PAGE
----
manufactured by Savage.

10. When originally contacted by this office, you stated that
you thought that the rifle was not meant to be used and could not
be fired. You subsequently checked into this and found that the gun
can be fired, but was not designed for actual use. Apparently, the
gun was one of a group that was made by the company to be given as
gifts, but should not be used for hunting or shooting purposes. You
state that you are not a hunter and you had not taken the gun out
of the original box. Your recollection was that someone told you
that the rifle was worth approximately $700 at the time that it was
presented to you. A check with the company revealed that the retail
value of the gun is $428. On November 6,1987 you returned the rifle
to Savage.

II. The Conflict Law

As a State Senator, you are a state employee for the purposes
of the conflict of interest law, G.L. c. 268A. Section 3(b)
prohibits a state employee, otherwise than as provided by law for
the proper discharge of his official duty, from accepting anything
of substantial value for himself for or because of any official act
or act within his official responsibility performed or to be
performed by him.

As the Commission stated In the Matter of George Michael, 1981
SEC 59,68:

A public employee may not be impelled to wrongdoing as a result
of receiving a gift or gratuity of substantial value in order
for a violation of s.3 to occur. Rather, the gift may simply
be a token of gratitude for a well-done job or an attempt to
foster goodwill. All that is required to bring s.3 in to play
is a nexus between the motivation for the gift and the
employee's public duties. If this connection exists, the gift
is prohibited. To allow otherwise would subject public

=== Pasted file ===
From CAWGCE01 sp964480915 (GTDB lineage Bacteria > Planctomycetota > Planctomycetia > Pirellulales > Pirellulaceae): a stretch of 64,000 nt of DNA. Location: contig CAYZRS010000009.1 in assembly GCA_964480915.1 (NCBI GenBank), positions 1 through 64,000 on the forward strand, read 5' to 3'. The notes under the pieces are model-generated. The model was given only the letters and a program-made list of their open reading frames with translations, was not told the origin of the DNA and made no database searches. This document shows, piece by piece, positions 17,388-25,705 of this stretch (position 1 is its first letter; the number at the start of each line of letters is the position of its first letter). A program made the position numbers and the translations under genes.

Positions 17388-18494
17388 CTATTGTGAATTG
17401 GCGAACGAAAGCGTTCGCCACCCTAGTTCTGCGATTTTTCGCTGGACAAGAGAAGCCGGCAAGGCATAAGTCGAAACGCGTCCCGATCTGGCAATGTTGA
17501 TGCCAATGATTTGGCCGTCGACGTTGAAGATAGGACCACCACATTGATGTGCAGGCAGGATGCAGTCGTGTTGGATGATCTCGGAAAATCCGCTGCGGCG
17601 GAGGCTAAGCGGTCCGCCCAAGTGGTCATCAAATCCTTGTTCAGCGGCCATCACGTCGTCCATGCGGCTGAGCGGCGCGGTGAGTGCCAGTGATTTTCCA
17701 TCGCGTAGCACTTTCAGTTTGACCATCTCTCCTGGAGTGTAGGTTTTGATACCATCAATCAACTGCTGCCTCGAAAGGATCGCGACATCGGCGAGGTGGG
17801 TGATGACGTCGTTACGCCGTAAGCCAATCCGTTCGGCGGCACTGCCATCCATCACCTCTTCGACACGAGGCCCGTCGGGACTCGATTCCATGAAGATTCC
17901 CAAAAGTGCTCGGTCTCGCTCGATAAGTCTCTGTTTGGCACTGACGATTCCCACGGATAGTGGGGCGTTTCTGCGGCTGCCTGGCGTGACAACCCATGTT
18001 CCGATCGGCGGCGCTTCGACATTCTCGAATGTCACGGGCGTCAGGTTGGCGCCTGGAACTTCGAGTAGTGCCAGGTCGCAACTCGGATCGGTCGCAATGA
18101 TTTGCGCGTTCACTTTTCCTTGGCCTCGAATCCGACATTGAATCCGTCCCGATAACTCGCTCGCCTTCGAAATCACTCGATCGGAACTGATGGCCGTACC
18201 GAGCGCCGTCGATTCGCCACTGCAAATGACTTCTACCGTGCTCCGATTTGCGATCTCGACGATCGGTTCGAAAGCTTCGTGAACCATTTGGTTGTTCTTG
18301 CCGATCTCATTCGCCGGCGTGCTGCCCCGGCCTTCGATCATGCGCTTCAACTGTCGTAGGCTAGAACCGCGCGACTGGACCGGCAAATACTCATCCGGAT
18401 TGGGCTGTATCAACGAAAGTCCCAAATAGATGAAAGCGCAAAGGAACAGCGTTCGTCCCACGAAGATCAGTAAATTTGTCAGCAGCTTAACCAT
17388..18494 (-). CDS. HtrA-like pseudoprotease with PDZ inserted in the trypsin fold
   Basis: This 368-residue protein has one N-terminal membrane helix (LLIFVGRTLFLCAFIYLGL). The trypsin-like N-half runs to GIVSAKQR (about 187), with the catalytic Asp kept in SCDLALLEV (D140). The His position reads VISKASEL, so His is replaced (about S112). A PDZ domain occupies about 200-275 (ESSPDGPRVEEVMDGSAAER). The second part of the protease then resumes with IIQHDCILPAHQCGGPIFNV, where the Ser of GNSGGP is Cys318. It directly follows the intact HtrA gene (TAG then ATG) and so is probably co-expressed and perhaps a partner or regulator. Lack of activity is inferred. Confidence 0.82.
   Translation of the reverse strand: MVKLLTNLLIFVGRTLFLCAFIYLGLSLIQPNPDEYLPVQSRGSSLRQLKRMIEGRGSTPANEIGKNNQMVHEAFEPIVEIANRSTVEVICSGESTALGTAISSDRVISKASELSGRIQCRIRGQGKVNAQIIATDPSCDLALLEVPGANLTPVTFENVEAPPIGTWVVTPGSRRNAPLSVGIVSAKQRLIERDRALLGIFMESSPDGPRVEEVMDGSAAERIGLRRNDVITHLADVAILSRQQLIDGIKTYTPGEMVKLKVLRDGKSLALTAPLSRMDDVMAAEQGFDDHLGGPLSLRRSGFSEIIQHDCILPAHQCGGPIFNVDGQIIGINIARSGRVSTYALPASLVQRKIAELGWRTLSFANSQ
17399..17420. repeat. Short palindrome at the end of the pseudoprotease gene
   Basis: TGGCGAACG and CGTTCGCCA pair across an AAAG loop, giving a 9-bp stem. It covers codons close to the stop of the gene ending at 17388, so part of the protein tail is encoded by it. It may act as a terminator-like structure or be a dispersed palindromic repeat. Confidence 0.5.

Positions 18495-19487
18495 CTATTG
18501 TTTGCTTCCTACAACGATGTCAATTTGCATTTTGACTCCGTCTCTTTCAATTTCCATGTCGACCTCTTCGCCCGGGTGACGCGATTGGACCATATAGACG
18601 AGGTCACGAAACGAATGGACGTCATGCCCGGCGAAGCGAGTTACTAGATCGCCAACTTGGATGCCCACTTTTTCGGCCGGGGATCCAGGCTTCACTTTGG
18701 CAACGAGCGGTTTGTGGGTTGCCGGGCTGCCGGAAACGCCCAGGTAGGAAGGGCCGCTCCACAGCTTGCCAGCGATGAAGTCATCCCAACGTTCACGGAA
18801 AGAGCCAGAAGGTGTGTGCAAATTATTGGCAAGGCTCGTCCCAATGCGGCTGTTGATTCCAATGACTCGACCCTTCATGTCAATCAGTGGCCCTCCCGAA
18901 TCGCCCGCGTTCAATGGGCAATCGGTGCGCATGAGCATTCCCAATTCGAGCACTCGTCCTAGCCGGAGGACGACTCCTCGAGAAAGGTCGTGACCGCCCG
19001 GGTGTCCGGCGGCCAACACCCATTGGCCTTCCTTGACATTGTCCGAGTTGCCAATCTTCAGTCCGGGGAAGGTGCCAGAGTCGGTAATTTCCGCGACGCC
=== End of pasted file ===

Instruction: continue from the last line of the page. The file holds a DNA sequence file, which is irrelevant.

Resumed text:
employees to a host of temptations which would undermine the
impartial performance of their duties, and permit multiple
remuneration for doing what employees are already obliged to
do a good job.

For the purposes of G.L. c. 268A, "substantial value" has been
determined to be anything valued at more than $50. See Commonwealth
vs. Famigletti, 4 Mass. App. 584,587(1976); Commission Advisory
No.8, February 25,1986.

The facts set forth in this letter, if proven, would appear to
establish a violation of s.3. Thus you accepted the rifle as a
token of gratitude by the company for your efforts as a Senator in
obtaining refinancing for the company. This is exactly the kind of
conduct covered by the language quoted from Michael, above. See,
also, A Practical Guide to the Conflict of Interest Law and
Financial Disclosure Law for State Employees, p. 3-4.

Nevertheless, there are several mitigating factors here. The
role that you took in assisting Savage was a normal part of your
constituency services you were helping a company which is located
in your district and employs over 400 people. In addition, you
listed the gift in your financial disclosure form, so that
obviously you were not attempting to conceal its receipt.
Furthermore, the gift was given after the services were rendered
and after all the critical steps involving state assistance had
been completed, so that it clearly represents a token of
appreciation rather than an inducement to you to intervene on
behalf of the company. Last, you have returned the rifle to Savage.

Because of the above mitigating factors, the Commission has
decided that this case does not warrant the initiation of formal
adjudicatory proceedings.

III. Disposition

Based on its review of this matter, the Commission has
determined that the sending of this letter should be sufficient to
ensure your understanding of, and your future compliance with, the
conflict law. This matter is now closed. If you have any questions,
please contact me at 727-0060.

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[1] The Industrial Services Program was established by legislation
several years ago to help "mature" Massachusetts industries deal
with severe financial difficulties. The program is jointly run
through the Executive Office of Consumer Affairs and the Executive
Office of Labor,

[2] The Thrift Fund is a $100 million direct lending pool
established to facilitate economic development initiatives
throughout Massachusetts. The Fund's paramount objective is the
creation and retention of jobs. The funds come from banking
institutions. Targeted areas include mature industries such as